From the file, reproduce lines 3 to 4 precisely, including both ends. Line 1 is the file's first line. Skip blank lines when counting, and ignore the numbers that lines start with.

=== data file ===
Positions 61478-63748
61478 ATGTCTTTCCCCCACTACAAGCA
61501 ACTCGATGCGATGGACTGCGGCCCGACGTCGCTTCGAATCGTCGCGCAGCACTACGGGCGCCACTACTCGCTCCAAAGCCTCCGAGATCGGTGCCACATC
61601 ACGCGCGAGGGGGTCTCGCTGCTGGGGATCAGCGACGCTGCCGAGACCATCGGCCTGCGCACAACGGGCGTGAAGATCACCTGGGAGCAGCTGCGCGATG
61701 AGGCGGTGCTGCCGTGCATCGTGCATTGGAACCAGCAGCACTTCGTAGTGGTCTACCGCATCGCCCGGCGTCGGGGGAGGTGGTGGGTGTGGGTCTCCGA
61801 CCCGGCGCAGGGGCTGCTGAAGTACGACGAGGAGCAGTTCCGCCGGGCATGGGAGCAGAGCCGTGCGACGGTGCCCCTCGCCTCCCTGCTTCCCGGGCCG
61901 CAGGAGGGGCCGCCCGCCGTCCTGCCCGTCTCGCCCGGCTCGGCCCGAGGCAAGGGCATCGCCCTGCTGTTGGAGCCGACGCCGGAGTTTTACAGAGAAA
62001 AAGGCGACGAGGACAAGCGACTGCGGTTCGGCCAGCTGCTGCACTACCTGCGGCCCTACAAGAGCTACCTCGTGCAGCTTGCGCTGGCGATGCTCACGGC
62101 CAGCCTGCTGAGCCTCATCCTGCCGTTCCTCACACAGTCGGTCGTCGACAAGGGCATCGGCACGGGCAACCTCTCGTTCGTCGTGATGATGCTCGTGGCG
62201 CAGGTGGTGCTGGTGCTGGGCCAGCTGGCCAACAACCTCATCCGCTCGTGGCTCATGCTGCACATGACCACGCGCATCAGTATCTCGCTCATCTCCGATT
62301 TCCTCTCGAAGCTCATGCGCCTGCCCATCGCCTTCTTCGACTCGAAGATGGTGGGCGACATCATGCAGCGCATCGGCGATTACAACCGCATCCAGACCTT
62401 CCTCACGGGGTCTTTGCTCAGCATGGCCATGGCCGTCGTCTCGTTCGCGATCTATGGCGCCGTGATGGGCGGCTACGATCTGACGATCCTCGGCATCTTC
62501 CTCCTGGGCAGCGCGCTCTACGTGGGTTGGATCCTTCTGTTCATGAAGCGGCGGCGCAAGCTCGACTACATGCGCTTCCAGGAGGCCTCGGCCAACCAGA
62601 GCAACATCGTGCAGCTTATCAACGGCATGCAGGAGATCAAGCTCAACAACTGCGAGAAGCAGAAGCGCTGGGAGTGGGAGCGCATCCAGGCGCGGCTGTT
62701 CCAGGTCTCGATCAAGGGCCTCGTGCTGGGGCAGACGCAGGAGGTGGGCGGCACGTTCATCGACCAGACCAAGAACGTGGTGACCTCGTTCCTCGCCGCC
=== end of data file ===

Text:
61501 ACTCGATGCGATGGACTGCGGCCCGACGTCGCTTCGAATCGTCGCGCAGCACTACGGGCGCCACTACTCGCTCCAAAGCCTCCGAGATCGGTGCCACATC
61601 ACGCGCGAGGGGGTCTCGCTGCTGGGGATCAGCGACGCTGCCGAGACCATCGGCCTGCGCACAACGGGCGTGAAGATCACCTGGGAGCAGCTGCGCGATG